When you have a property that’s more than just a hotel, but an icon for a city (and perhaps a country!), calling the role of General Manager complex is an understatement. Such is the situation that Robert Mercure finds himself in as one of the leaders of Fairmont Le Chateau Frontenac in Quebec City, Canada.
Approaching 120 years old, the property sits adjacent to federal government land where the archeological site of Chateau St. Louis, the original seat of the French government in North America. It was from this location that the 1600s colonial governor oversaw operations that stretched from Louisiana to the Great Lakes. That building burnt to the ground in 1834 and it took some 60 years until the original portion of the Chateau Frontenac was built in its place. The present property, inaugurated in 1893, has been expanded numerous times and now comprises some 618 rooms on 18 floors. The property dominates the old walled city of Quebec (itself a UNESCO heritage site), with a copper roof, multiple turrets and sloped peaks. To say that this hotel’s exterior appearance is totally unique is an understatement – it’s on practically every postcard of Quebec City that’s bought!
Inside, the property is anything but cookie cutter. The massive lobby looks more castle than hotel, with every surface symbolically carved or emblazoned. Each subsequent addition required careful architectural consideration. The result is a labyrinth of corridors, all heavily decorated. Just study the map on the elevator landing and you’ll quickly appreciate that housekeeping efficiency was never the architects’ priority.
To prevent total bedlam, the hotel is simplified into ten-room rate booking categories, with significant variations in each category. My room was considered a mini-suite – windows on three sides and tucked into the dormers of multi-roof peaks.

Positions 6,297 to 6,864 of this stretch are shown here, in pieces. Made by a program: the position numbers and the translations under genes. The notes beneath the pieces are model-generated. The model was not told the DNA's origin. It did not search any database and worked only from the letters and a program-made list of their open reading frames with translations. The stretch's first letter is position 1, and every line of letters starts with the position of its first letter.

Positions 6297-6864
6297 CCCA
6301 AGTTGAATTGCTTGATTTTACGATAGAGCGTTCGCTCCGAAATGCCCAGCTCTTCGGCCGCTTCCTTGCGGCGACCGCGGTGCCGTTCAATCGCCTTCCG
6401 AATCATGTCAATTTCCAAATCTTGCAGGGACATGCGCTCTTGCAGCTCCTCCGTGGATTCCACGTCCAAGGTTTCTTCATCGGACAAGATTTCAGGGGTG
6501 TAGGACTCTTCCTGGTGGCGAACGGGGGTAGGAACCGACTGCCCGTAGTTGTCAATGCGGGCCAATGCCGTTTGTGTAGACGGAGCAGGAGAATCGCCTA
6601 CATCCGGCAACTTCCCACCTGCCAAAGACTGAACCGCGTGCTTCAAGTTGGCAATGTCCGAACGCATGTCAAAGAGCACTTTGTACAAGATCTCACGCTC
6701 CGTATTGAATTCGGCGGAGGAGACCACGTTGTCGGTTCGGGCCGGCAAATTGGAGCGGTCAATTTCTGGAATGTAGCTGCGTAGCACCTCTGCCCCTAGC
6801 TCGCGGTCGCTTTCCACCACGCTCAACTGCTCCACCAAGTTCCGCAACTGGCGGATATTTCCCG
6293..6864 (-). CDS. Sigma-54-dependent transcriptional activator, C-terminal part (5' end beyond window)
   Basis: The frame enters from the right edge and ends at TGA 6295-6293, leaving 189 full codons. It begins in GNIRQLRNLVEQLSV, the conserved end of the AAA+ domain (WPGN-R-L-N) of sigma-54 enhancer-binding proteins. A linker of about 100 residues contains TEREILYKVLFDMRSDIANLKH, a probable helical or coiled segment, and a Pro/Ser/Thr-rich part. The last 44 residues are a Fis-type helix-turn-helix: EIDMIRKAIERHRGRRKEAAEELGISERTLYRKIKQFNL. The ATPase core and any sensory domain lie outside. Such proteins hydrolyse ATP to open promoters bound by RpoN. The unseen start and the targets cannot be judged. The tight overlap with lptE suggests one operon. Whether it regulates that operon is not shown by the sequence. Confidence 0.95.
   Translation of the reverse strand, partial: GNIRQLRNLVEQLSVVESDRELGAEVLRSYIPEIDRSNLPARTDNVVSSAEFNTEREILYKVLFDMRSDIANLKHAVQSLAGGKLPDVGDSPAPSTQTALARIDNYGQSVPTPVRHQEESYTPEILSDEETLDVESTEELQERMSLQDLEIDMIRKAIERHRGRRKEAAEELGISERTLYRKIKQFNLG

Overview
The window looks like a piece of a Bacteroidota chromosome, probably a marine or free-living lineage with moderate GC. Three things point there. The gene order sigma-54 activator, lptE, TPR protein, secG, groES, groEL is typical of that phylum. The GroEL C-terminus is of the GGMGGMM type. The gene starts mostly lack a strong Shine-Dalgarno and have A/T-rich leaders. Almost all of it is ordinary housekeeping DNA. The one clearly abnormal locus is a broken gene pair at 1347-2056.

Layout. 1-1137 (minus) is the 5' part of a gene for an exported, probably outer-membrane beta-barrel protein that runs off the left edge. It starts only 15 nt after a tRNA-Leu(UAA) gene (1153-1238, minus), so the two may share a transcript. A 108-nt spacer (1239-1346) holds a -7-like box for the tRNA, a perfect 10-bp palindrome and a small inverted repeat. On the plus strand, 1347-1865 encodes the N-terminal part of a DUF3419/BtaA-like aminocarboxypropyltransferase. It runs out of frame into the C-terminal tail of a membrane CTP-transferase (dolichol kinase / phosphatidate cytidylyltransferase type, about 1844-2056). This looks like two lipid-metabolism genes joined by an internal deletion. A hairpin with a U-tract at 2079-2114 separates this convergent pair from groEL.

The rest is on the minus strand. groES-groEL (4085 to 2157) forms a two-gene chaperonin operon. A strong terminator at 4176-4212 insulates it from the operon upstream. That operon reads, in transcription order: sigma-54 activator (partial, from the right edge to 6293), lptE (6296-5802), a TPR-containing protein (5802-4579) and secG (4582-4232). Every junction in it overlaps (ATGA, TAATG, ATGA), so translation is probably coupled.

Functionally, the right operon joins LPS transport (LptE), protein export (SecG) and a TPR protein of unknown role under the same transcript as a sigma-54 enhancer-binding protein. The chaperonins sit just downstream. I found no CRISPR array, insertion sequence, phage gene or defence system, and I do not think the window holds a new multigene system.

Sure there are numerous chain properties available as alternatives. Yet, when in Quebec City, I can’t imagine staying anywhere else. Bragging rights come from sleeping in the location where Churchill, King and Roosevelt attended the Quebec Conferences of 1943 and 1944 where they planned the D-Day invasion, or, in more modern times, where Reagan and Mulroney discussed the early forms of NAFTA. The hotel oozes history from every pore.
My conversation with Mr. Mercure focused on the property and some of the unique challenges at work. He acknowledged that the property’s room stock needs upgrading to keep pace with ever-evolving luxury standards. With the last major re-model some twenty years ago, and further rooms upgrading several times since then, it’s time to re-up the ante in terms of being the clear #1 property in the marketplace. And, while the 4.5 out of 5 star guest satisfaction rating achieved in TripAdvisor would be considered acceptable by most hoteliers, Mr. Mercure has set his sights set even higher.
Whereas summer peak traffic fills the property from May through September, and the world famous Carnaval de Quebec provides a two-week respite each February, the group segment is a critical component to off-season success. Even here, the property has a need to increase the available space for meetings.